Not the Typical Romance
Maid Sama! takes place in a recently converted all boys high school. The boys don’t take too kindly to their newer female classmates. Fights, teasing and overall sexism plagues the school. It is a place of great turmoil and sorrow for the minority females. Things are looking rather bleak until Misaki Ayuzawa takes the school by storm. The self-appointed student female body president, Misaki is determined to change the culture of the school to be more accepting and tolerable for girls. And she does so, with great prejudice. Motivated, driven and a born leader. Misaki quickly demonstrates that she can handle anything the boys throw at her. Misaki personality is that of a walking volcano. Many of the boys compare her to a “demon” or even an “evil overlord” as almost anything can set her off into a physically and verbally abusive rampage. As soon as she begins to raise her voice the boys start to head for the hills. And rightfully so, for when she does manage to catch some of them in the act of doing something she deems “not school regulation”, she beats them to a bloody pulp. Enter the female “Drill Sergeant”.
On a deeper level, looking into her character, Misaki comes from a family that has split apart. Her father is shown to have left her mother when Misaki was very young. It is because of that she has such distain for the males at school. She is also taking it upon herself to become even more masculine than the men so that she can be better than her father ever was to her. This constant pressure of wanting others to see her as more masculine and more “adult” wears on her heavily. She constantly overworks herself to keep up her image. On the flip side, things are going quite well for Misaki. She is comfortable as the president. She enjoys telling people what and when to do things. In no way is she afraid to get her hands dirty and take on her fair share of the work. Her workaholic attitude gets her through most situations. She believes with enough hard work, anything can be done. Misaki is an A type personality if I ever saw one.
Everything seems to be going quite well for Misaki until she meets Usui Takumi. The man, the myth, the legend for the boys of the school. Usui would never acknowledge it, but he has the respect of every single boy on campus. Smart, witty and not too bad on the eyes. It seems Usui is lusted after by almost every girl in one way or another. Except for Misaki. She hates him. She hates the way he says “no” every time a girl asks if he likes her. She thinks that he has something against women–he doesn’t– he just knows that many of them only desire him for his looks. But that does not matter to Misaki, she sees him as an academic and personal enemy.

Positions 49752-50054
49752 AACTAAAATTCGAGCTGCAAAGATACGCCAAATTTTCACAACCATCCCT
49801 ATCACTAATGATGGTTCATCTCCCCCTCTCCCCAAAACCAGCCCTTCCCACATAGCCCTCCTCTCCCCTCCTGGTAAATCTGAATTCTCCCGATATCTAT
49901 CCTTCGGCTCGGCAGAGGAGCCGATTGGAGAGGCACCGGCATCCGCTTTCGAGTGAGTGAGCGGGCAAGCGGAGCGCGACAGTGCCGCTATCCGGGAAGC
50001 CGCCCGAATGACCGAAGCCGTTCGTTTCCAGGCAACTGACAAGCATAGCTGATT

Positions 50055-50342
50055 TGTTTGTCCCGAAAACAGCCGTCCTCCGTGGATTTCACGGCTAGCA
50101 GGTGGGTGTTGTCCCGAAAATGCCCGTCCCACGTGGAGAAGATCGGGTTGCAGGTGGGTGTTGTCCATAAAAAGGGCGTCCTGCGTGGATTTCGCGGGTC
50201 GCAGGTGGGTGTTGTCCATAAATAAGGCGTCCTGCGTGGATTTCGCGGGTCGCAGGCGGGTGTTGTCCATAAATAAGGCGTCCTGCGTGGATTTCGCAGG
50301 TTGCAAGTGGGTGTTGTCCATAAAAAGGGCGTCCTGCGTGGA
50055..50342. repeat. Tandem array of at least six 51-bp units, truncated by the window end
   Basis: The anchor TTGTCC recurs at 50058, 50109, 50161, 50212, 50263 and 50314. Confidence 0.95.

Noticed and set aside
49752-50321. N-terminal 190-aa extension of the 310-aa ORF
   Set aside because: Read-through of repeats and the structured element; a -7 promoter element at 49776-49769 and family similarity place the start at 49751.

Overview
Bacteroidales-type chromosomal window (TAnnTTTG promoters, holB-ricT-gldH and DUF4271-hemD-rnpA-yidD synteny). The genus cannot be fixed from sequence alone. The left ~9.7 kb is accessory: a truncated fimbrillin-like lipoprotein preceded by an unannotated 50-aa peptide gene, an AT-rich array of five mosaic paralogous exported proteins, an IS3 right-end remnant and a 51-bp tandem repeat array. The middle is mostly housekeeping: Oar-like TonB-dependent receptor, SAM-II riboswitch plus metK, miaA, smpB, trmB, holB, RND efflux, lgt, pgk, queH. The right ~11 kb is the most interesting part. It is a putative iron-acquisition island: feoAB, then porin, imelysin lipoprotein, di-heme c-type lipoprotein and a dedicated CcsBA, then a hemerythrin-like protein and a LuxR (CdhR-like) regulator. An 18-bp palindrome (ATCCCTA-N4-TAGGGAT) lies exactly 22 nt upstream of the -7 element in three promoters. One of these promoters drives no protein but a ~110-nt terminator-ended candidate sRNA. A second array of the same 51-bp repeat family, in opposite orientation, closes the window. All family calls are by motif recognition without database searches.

Even with Misaki’s hatred for him, comically enough, Usui starts to stalk her. Not in a super creepy way, altough it may seem that way to Misaki. Usui becomes infatuated with her and tells her quite openly pretty early on in the show. However, Misaki won’t have any of it. She has big plans for the school. She wants to be at the front of her train for gender equality. With the planning for the big “gender equality campus visit” coming up and trying to find a part time job, Misaki has her head buried deep in work. It’s not until Misaki takes on a job at a maid cafe that Usui finds a chance to really get to know her. Or as I’d like to say, stalk her from a closer distance. Since all he ever really does is order something small and just watch her. Now that I think about it, he is quite the creep, but as a guy I found it charming. You may disagree… just watch the show.
Maid Sama! is a great rom-com because of the way it portrays romance without being overly sexualized. Yes, there are a great number of innuendos and sexual jokes made by Usui and the other boys. But it never just becomes full on nudity. It’s refreshing to say the least. Watching two people, who, from the start don’t seem to get along very well. Slowly start to develop a deep and very intimate connection to each other. Seeing that invisible bond grow into something of a relationship was quite enjoyable for me. Usui changes Misaki. Even though she may not know it, he shows her that compassion and listening are powerful characteristics. Since she just thinks she could plow through anyone with her hardheadedness and intense work ethic. Usui shows her that to win over the boys at the school, she can still be a hard worker, but that doesn’t have to mean she has to be a “hard” person.
I really connected with Usui from the start. I found many of my traits inside him as well. At least in the sense of how he approaches and acts around the woman he likes. It’s really hard to tell when he is being serious and when he is just teasing her. Which is a communication art form I have mastered myself. So seeing Usui pull Misaki’s strings just to get her all riled up was satisfying. In another way, Usui is just a super casual soft spoken kid. He never claims to be the best, I would never say he is a cocky kid. He just is who he is, and the boys at school have idolized him for it. Granted almost everything he does–especially in the eyes of Misaki– he excels at. It may be jealousy, since she has to work so hard for others approval, but for some reason Misaki hates his guts. But that is probably because she doesn’t understand him or what his true intentions are.
All in all. Maid Sama! is worth the watch. It’s full of relational conflict, spicy love scenes, and hilarious encounters (The basis for all good relationships). In my humble opinion it is the funniest and most touching of all romantic comedies I’ve seen.